That has changed going back to early last November. As you can plainly see above, EDM and JPY are moving in opposite directions these days. It had been for a very long time a daily rule of thumb that before checking anything else you could tell what funding and bond markets were doing by yen alone; if JPY was up in early Asian trading, you could count on eurodollar futures prices to be up, too, or UST yields to be lower.
For the past two months, however, EDM and JPY are moving almost against each other – as have UST yields. With yen exchange moving higher yet again toward 110, the UST market has exhibited a more determined tendency toward selling than buying as had been the case for years.
What has changed?
One potential answer might be the Fed. They are running off their balance sheet at the same time “raising rates.” In theory, that shift could serious alter the perhaps delicate dynamics holding all those correlations together. The problem with that theory is, obviously, that it depends on the US central bank being relevant to actual eurodollar operations. That just hasn’t been the case.
If we instead look for more forthright and immediate correlations perhaps aligning far better with the changes noted above, we can’t look anywhere other than Hong Kong.
The other condition clearly established during the disappointment of 2017 beside gold and US$ repo collateral was China’s “dollars” in and out of Hong Kong. There can be no doubt any longer, especially after November 8 when this latest flow began (or was restarted).
Not only was that around the time when the global FX basis for US$’s began to alarm, it was then that repo fails started to rise for a second time and, as noted above, EDM broke in the opposite way from JPY.
What it all suggests is that Japan might not any longer be so crucial to China’s ongoing “dollar” problem. In its place, at the margins, Hong Kong banks appear to have been substituted for Japanese firms. From the Chinese perspective, you can, I hope, understand why as well as the difference. Hong Kong may own a separate currency/monetary system, but it is still China. And the latter’s global monetary reputation made it, apparently, too tempting to resist two decades of promises not to intermingle.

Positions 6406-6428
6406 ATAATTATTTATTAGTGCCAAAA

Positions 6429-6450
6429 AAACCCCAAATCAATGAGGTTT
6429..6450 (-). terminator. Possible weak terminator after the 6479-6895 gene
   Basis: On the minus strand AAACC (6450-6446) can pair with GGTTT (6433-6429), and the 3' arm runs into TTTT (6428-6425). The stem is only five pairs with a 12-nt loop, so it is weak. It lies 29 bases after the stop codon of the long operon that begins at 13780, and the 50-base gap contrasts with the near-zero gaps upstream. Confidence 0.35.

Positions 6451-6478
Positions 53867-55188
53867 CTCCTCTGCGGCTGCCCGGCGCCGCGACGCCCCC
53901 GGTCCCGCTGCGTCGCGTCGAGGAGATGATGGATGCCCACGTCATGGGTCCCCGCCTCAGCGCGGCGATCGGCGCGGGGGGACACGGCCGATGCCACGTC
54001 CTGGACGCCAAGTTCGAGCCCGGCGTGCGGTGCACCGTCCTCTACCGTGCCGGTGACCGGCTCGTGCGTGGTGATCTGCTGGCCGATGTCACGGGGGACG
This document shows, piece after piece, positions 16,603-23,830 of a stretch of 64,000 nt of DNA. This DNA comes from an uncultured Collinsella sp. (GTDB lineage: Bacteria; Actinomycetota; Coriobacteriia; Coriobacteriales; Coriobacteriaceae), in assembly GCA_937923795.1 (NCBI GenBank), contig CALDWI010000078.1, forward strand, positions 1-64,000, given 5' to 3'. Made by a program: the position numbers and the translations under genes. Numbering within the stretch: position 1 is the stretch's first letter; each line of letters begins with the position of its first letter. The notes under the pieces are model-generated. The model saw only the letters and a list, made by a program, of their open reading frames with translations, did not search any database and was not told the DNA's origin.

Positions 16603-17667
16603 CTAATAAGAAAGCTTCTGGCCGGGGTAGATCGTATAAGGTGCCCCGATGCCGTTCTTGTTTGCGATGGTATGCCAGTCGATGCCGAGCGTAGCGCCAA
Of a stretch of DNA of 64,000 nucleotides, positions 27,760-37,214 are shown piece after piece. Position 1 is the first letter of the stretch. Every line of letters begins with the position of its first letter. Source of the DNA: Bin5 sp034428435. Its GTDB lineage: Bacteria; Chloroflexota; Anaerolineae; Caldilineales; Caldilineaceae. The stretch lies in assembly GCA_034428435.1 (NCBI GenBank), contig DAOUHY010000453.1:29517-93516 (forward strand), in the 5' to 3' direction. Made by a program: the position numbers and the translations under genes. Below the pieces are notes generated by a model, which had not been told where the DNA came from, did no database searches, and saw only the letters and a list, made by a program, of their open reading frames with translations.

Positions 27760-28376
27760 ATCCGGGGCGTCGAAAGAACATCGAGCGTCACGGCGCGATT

I believe, in broad terms, that’s why CNY’s direction has been both sustained and received like “reflation” rather than JPY-driven anti-“reflation” of earlier in 2017. For one, JPY and CNY starting to diverge right at the last “ticking clock” striking zero:
Rather than pull JPY up with it, which would have been the direction of lower UST yields and higher eurodollar futures prices, CNY over the summer instead dragged HKD into its orbit for the first time (leading to an enlarging mess in HKD apart from the currency exchange rate). That, to me, marks the beginning of the big change; the events in September, the hardening of the transition so that by early November Japan while not completely off-the-hook for China has become secondary to Hong Kong in the eurodollar redistribution order.
The further breakdown of correlations simply confirms what we already know via HKD’s (and HIBOR) unusual behavior. As I wrote last summer, Hong Kong isn’t supposed to be exciting let alone the slightest bit interesting; which is exactly why it has proved to be irresistible from the Chinese perspective, either officially or in desperation derived from the huge “dollar” requirement emanating from China’s vast corporate sector (especially financials).
In talking with my colleague Joe Calhoun, we both can’t help but notice that in several key markets (futures) the extreme positions on every side.
I think this is a big reason why, a possible paradigm shift that represents a whole lot of hidden and/or misunderstood risk in addition to correlations coming apart leaving traders unable to anchor their views and bets as they had for a very long time. It was easy to trade gold with JPY, or EDM, but now? Who trades with Hong Kong? How?
As always, there are other moving parts to consider, too. I’ll take a look at those in the coming days.